Crystal Structures of the CP1 Domain from Thermus thermophilus Isoleucyl-tRNA Synthetase and Its Complex with L-Valine

Ryuya Fukunaga, Shuya Fukai, Ryuichiro Ishitani, Osamu Nureki, Shigeyuki Yokoyama

Research output: Contribution to journalArticle

Abstract

Isoleucyl-tRNA synthetase (IleRS) links tRNAIle with not only its cognate isoleucine but also the nearly cognate valine. The CP1 domain of IleRS deacylates, or edits, the mischarged Val-tRNAIle. We determined the crystal structures of the Thermus thermophilus IleRS CP1 domain alone, and in its complex with valine at 1.8- and 2.0-Å resolutions, respectively. In the complex structure, the Asp328 residue, which was shown to be critical for the editing reaction against Val-tRNA Ile by a previous mutational analysis, recognizes the valine NH 3+ group. The valine side chain binding pocket is only large enough to accommodate valine, and the placement of an isoleucine model in this location revealed that the additional methylene group of isoleucine would clash with HiS319. The H319A mutant of Escherichia coli IleRS reportedly deacylates the cognate Ile-tRNAIle in addition to Val-tRNAIle, indicating that the valine-binding mode found in this study represents that in the Val-tRNAIle editing reaction. Analyses of the Val-tRNAIle editing activities of T. thermophilus IleRS mutants revealed the importance of Thr228, Thr229, Thr230, and Asp328, which are coordinated with water molecules in the present structure. The structural model for the Val-adenosine moiety of Val-tRNAIle bound in the IleRS editing site revealed some interesting differences in the substrate binding and recognizing mechanisms between HeRS and T. thermophilus leucyl-tRNA synthetase. For example, the carbonyl oxygens of the amino acids are located opposite to each other, relative to the adenosine ribose ring, and are differently recognized.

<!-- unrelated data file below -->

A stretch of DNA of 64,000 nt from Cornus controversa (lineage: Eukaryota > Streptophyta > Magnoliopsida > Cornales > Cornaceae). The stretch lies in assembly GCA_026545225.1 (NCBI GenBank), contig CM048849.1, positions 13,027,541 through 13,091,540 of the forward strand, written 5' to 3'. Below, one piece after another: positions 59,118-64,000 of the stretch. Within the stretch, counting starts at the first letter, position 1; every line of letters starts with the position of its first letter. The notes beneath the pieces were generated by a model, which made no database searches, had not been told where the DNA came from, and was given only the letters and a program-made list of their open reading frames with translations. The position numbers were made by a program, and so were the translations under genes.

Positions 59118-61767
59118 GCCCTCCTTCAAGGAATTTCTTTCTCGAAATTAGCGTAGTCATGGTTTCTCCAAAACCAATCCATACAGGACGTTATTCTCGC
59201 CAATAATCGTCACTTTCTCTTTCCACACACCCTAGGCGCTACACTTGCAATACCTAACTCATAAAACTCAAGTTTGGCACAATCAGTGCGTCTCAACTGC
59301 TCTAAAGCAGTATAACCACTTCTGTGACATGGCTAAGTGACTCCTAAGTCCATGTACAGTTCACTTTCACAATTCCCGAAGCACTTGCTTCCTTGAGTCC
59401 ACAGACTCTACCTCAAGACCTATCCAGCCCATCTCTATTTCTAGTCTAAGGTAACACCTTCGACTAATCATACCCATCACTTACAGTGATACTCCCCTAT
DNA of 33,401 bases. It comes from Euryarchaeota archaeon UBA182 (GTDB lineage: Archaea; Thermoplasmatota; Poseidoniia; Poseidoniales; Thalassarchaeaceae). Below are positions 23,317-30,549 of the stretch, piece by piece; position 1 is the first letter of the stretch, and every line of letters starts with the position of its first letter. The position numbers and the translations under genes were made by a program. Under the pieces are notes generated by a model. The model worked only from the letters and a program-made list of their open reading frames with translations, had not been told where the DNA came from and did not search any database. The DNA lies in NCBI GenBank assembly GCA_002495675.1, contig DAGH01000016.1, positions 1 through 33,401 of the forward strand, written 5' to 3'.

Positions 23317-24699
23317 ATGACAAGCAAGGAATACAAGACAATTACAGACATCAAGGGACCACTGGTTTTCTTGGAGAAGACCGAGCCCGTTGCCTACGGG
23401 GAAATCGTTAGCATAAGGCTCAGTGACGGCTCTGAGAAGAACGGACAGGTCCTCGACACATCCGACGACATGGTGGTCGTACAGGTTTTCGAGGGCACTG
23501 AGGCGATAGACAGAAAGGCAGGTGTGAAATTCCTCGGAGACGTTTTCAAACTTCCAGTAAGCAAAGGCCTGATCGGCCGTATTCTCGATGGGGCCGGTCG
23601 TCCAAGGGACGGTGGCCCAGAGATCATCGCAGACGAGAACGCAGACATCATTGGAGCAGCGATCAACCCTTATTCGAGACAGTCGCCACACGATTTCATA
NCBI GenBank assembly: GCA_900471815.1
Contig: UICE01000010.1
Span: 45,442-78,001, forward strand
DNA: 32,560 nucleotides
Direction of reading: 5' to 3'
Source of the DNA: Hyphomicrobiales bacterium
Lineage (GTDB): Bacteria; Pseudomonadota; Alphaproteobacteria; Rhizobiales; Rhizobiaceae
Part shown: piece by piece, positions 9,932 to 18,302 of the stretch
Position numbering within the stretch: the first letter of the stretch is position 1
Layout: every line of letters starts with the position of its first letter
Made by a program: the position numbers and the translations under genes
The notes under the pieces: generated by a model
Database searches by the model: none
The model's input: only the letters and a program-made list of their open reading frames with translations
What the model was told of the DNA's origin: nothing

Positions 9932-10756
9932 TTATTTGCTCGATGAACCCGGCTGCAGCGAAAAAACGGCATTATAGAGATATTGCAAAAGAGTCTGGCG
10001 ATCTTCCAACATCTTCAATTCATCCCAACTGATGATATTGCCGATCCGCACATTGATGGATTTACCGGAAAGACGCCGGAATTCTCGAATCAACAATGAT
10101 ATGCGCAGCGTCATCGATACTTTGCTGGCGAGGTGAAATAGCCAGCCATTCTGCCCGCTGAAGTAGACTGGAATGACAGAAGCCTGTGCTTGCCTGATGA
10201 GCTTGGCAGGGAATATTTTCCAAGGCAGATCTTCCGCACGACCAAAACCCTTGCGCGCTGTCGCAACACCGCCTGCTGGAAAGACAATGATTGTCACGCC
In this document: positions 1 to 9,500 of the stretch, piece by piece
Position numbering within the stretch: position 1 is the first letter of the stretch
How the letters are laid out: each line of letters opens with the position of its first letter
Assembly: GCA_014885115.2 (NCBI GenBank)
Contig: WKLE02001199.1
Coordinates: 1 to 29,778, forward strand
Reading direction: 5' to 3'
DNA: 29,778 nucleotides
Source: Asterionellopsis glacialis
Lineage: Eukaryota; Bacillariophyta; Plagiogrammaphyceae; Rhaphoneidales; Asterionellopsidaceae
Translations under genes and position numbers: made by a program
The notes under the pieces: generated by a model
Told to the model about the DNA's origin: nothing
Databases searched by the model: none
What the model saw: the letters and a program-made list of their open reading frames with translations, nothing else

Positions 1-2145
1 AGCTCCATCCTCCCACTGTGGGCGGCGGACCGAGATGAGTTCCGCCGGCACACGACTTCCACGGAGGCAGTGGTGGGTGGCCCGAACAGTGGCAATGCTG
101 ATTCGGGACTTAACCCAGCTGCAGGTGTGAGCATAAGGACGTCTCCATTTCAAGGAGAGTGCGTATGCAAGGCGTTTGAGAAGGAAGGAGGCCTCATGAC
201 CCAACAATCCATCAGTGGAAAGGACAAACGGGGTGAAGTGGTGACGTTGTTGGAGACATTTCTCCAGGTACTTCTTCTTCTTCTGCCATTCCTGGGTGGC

Original languageEnglish (US)
Pages (from-to)8396-8402
Number of pages7
JournalJournal of Biological Chemistry
Volume279
Issue number9
DOIs
StatePublished - Feb 27 2004

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ASJC Scopus subject areas

  • Biochemistry
  • Molecular Biology
  • Cell Biology

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